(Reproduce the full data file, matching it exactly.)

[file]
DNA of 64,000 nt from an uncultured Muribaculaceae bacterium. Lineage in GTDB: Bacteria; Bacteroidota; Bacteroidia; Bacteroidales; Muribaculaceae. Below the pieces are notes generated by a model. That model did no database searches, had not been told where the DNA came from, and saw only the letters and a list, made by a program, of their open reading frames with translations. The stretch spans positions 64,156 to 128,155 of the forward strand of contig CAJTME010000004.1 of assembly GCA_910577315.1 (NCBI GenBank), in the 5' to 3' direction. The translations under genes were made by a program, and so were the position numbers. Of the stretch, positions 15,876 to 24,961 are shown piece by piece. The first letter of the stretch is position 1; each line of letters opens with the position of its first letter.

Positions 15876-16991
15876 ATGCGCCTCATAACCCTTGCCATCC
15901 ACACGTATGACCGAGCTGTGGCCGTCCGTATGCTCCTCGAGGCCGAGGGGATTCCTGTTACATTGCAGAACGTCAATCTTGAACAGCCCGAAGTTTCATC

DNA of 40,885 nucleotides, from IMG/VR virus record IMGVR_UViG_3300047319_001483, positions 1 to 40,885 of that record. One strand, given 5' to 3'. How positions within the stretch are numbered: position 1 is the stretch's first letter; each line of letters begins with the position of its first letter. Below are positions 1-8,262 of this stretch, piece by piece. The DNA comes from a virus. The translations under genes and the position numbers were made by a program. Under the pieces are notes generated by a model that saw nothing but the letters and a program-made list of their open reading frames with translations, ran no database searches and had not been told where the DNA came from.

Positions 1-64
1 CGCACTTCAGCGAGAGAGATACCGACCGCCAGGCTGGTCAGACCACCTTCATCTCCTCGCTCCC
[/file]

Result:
DNA of 64,000 nt from an uncultured Muribaculaceae bacterium. Lineage in GTDB: Bacteria; Bacteroidota; Bacteroidia; Bacteroidales; Muribaculaceae. Below the pieces are notes generated by a model. That model did no database searches, had not been told where the DNA came from, and saw only the letters and a list, made by a program, of their open reading frames with translations. The stretch spans positions 64,156 to 128,155 of the forward strand of contig CAJTME010000004.1 of assembly GCA_910577315.1 (NCBI GenBank), in the 5' to 3' direction. The translations under genes were made by a program, and so were the position numbers. Of the stretch, positions 15,876 to 24,961 are shown piece by piece. The first letter of the stretch is position 1; each line of letters opens with the position of its first letter.

Positions 15876-16991
15876 ATGCGCCTCATAACCCTTGCCATCC
15901 ACACGTATGACCGAGCTGTGGCCGTCCGTATGCTCCTCGAGGCCGAGGGGATTCCTGTTACATTGCAGAACGTCAATCTTGAACAGCCCGAAGTTTCATC

DNA of 40,885 nucleotides, from IMG/VR virus record IMGVR_UViG_3300047319_001483, positions 1 to 40,885 of that record. One strand, given 5' to 3'. How positions within the stretch are numbered: position 1 is the stretch's first letter; each line of letters begins with the position of its first letter. Below are positions 1-8,262 of this stretch, piece by piece. The DNA comes from a virus. The translations under genes and the position numbers were made by a program. Under the pieces are notes generated by a model that saw nothing but the letters and a program-made list of their open reading frames with translations, ran no database searches and had not been told where the DNA came from.

Positions 1-64
1 CGCACTTCAGCGAGAGAGATACCGACCGCCAGGCTGGTCAGACCACCTTCATCTCCTCGCTCCC